Java’s Brewing on the AS/400, an Interview with Two IBM Java Segment Managers
Editor’s Note: In the upcoming May 1 issue of MIDRANGE Systems we’re running an in-depth interview with several IBM Java segment managers. As subscribers of the Headline Report e-mail newsletter, you’re getting this exclusive preview.
Java dominates as the programming language of choice for Web-based applications and indeed, its platform independence has completely transformed the way many business applications are both written and used. To learn more about what this all means for AS/400 users, MIDRANGE Systems spoke with IBM’s John Quarantello, AS/400 Java segment manager, and his counterpart on the AS/400 e-business side, Louise Hemond-Wilson.
MRS: Let’s start with the basics. Why is Java so important to the AS/400 community?
JQ: Java is important for application development on the AS/400 for a variety of reasons. Basically, Java provides three main things that the AS/400 needs—a language that can be used to create a graphical user interface, an environment that is designed for Network enablement and portability. With Java, AS/400 customers can extend their existing applications, and/or write new applications.
MRS: Java is certainly recognized for its portability and cross-platform support. In what way does this benefit the AS/400 community specifically, though?
JQ: That’s the thing that we’ve always had problems with—a lot of times applications start out on a Unix machine or an NT machine, or sometimes even a 390, and over the years, we’ve found it very difficult to port those applications to the AS/400. Now, with Java, we’re able to do ports more easily—in a matter of hours in some cases. Java is an ideal environment whether you’re adding new applications to the server, or trying to attract new programmers to the AS/400 platform. I typically joke and say that there are over a million Java programmers today and they’re all AS/400 programmers, they just don’t know it yet.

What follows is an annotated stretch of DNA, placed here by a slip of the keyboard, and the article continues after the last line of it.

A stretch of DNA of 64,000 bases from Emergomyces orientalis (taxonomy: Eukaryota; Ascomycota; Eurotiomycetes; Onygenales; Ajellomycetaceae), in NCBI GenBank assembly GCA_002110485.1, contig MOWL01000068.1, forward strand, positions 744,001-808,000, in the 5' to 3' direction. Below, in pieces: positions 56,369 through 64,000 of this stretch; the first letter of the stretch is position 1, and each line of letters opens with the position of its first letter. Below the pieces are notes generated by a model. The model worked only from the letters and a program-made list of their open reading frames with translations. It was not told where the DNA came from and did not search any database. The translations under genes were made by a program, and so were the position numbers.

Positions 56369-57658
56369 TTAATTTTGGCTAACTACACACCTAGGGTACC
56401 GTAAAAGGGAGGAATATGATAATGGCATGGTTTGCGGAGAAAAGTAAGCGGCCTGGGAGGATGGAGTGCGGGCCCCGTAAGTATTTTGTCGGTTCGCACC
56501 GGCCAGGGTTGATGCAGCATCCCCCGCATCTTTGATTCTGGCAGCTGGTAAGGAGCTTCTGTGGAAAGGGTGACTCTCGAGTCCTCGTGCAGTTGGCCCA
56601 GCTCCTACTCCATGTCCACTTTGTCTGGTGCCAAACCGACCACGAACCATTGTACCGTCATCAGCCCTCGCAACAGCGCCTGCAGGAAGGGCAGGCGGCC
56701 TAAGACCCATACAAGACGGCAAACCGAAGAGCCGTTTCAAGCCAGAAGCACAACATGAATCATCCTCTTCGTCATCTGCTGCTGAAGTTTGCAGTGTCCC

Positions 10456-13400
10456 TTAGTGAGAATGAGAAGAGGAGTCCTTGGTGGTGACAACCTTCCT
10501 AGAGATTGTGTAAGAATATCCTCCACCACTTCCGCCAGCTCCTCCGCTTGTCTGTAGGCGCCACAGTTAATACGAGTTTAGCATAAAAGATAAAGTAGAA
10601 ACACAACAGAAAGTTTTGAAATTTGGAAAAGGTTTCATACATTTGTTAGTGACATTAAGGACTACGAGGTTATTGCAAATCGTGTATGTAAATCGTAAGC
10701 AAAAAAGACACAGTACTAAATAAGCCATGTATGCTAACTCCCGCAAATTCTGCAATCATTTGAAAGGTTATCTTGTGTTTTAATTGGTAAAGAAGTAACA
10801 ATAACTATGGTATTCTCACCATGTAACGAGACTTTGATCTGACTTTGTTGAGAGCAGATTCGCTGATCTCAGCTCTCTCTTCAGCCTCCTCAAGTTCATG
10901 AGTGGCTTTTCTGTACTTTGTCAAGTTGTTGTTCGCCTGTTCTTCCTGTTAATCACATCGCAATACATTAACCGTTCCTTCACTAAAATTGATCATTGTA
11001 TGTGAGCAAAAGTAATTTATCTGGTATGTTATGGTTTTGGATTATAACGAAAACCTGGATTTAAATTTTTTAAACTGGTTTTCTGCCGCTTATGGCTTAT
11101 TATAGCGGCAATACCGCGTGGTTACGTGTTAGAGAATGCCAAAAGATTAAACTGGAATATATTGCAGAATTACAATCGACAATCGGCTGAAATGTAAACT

MRS: To what extent should AS/400 applications be written in Java? When is it appropriate to use Java? To use RPG? In general, does IBM support a migration or an integration strategy?
JQ: It depends. Do you want to use Java on the client, in the middle, or do you want to use Java on the back-end? There are a lot of people who would like to modernize their applications—they could be customers or ISVs that need a better look and feel. For some of them, the concern is to be able to network-enable their application, and they want graphical support. But they’re not worried about portability. For them, products like Jacada or Seagull’s JWalk are basically front-end Java clients that give you the network-enablement and the graphical user interface that people want as a browser as a client, and the back end can remain in RPG or whatever. So that’s one way for people to buy themselves a couple of years of improving an application without touching a line of code at the back end. And that’s a way of extending your applications out to the Web vs. having to rewrite them.